What’s Left : A Rough Road Ahead

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James Bourne

The Affordable Health Care for America Act passed on Saturday night, and that’s good news. But for liberals, this historic bill is cause to celebrate, not to gloat.

To say that it received bipartisan support is a stretch at best (only one Republican voted for the act) and the bill passed through the House the same way blood squeezes through a clogged artery: narrowly and not without severe discomfort or risk.

That much aside, the House made a historic leap forward in the progress of health care reform in the United States. From Teddy Roosevelt, who didn’t even get elected president on his 1912 platform that included health care, to the ill-fated HillaryCare, America has never been this close to actually passing comprehensive reform. But despite the progress so far, we aren’t there yet.

Now liberals and conservatives are sitting with all eyes on the Senate looking for different outcomes – and the view isn’t pretty. It’s pretty clear that the Senate version will pass or fail with a margin similarly narrow to the House version.

Republicans are unlikely to concede any votes. Political meteorologists have conflicting forecasts on Senator Snowe’s intentions and she seems to be the only chance the Democrats have at “bipartisan” support for the bill.

What’s less clear is who will end up where when it comes down to the wire. Some Democrats and a certain Independent may prove to be the death of the bill in the Senate.

Independent and former Democratic Vice-Presidential candidate (it’s been an interesting nine years to say the least) Joe Lieberman may be the biggest obstacle for Harry Reid in his attempt to push the senate version through. In an interview with FOX News, Lieberman said, “If the public option plan is in there, as a matter of conscience, I will not allow this bill to come to a final vote.”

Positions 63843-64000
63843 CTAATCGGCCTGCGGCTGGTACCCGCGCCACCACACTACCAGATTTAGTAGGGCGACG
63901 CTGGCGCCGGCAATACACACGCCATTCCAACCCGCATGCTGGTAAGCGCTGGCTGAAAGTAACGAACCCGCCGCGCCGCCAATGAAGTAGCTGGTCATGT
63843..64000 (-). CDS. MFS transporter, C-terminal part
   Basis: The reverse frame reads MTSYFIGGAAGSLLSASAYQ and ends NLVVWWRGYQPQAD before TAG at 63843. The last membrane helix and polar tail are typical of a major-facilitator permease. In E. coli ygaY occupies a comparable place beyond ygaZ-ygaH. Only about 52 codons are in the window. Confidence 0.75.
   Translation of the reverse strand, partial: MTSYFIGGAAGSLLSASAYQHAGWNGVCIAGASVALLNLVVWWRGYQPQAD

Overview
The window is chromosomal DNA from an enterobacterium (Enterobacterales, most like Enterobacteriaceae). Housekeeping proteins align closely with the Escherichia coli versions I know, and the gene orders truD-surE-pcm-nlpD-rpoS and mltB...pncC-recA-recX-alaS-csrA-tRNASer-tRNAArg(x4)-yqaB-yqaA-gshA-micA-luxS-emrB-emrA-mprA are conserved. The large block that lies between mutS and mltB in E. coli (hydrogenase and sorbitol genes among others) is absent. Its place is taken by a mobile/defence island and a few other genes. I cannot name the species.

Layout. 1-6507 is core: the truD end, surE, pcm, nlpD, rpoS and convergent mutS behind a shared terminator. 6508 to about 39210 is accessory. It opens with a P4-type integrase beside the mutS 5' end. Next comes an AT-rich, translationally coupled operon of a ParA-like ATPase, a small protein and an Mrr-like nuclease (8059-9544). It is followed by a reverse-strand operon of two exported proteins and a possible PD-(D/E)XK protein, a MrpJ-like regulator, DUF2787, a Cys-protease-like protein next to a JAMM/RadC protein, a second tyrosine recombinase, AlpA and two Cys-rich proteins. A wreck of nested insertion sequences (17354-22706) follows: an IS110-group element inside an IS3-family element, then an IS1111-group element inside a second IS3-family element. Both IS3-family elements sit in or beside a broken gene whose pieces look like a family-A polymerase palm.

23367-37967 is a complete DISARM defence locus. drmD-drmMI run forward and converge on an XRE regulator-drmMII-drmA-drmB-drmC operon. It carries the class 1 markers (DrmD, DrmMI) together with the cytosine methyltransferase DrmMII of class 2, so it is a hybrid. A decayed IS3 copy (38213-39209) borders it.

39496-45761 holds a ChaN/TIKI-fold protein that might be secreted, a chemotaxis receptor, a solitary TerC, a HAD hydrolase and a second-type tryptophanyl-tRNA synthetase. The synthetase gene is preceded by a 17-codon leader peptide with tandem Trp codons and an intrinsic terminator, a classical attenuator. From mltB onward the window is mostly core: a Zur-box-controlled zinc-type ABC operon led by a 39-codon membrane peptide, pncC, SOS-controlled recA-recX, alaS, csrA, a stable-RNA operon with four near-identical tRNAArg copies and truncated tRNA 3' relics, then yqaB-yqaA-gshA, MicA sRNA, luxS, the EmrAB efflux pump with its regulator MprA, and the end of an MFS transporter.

In other words, Lieberman will allow a filibuster if the bill contains any direct threat to the huge Connecticut-based insurance lobby. But Lieberman isn’t the only wandering sheep in Reid’s flock. Democratic Senators Mary Landrieu and Ben Nelson have also expressed doubts about the Senate version, although Nelson has stated that he would not support a filibuster.

In regards to Landrieu (arguably one of the worst Senators on either side of the aisle), it is unclear what she supports other than the fact that she does not support the public option.

“I’m not for a government-run, national, taxpayer-subsidized plan, and never will be,” said Landrieu, ignoring the fact that she supports Medicare, Medicaid, the Veteran’s Administration, S-CHIP and the Federal Employees Health Benefits Plan that she herself uses.

Landrieu also must contend with a conservative constituency in a state that voted overwhelmingly for John McCain, so it isn’t a far stretch to conclude that her own job, not her principles, is her biggest motivating factor. In the same basket as Landrieu is Blanche Lincoln of Arkansas, a state where Obama lost by over 20 percentage points. She has said that she will vote in the manner best for Arkansas, but in reality, she intends to vote in a manner that is best for reelection chances next year.

As if that weren’t enough, other Democrats are threatening to vote against the bill if it does not have a public option. The most obnoxious of these is Roland Burris, who treats left-wing credibility as a grenade treats a grass hut: by shredding it to bits and incinerating the remains. Burris, who owes his very seat to Obama’s election (and a certain corrupt ex-governor), has no basis for drawing such a deep line in the sand. Illinoisans may be in favor of the public option, but the already unpopular Burris has nothing to gain by derailing health care and crossing Obama.

So while it is certainly wonderful for liberals that the House managed to pass a bill, the fight is far from over. Senator Reid faces huge challenges in passing a Senate version, not the least of which are from within his own caucus. This is a time to celebrate a battle won, not to gloat over a war that is unfortunately far from finished.

Contact James Bourne at [email protected]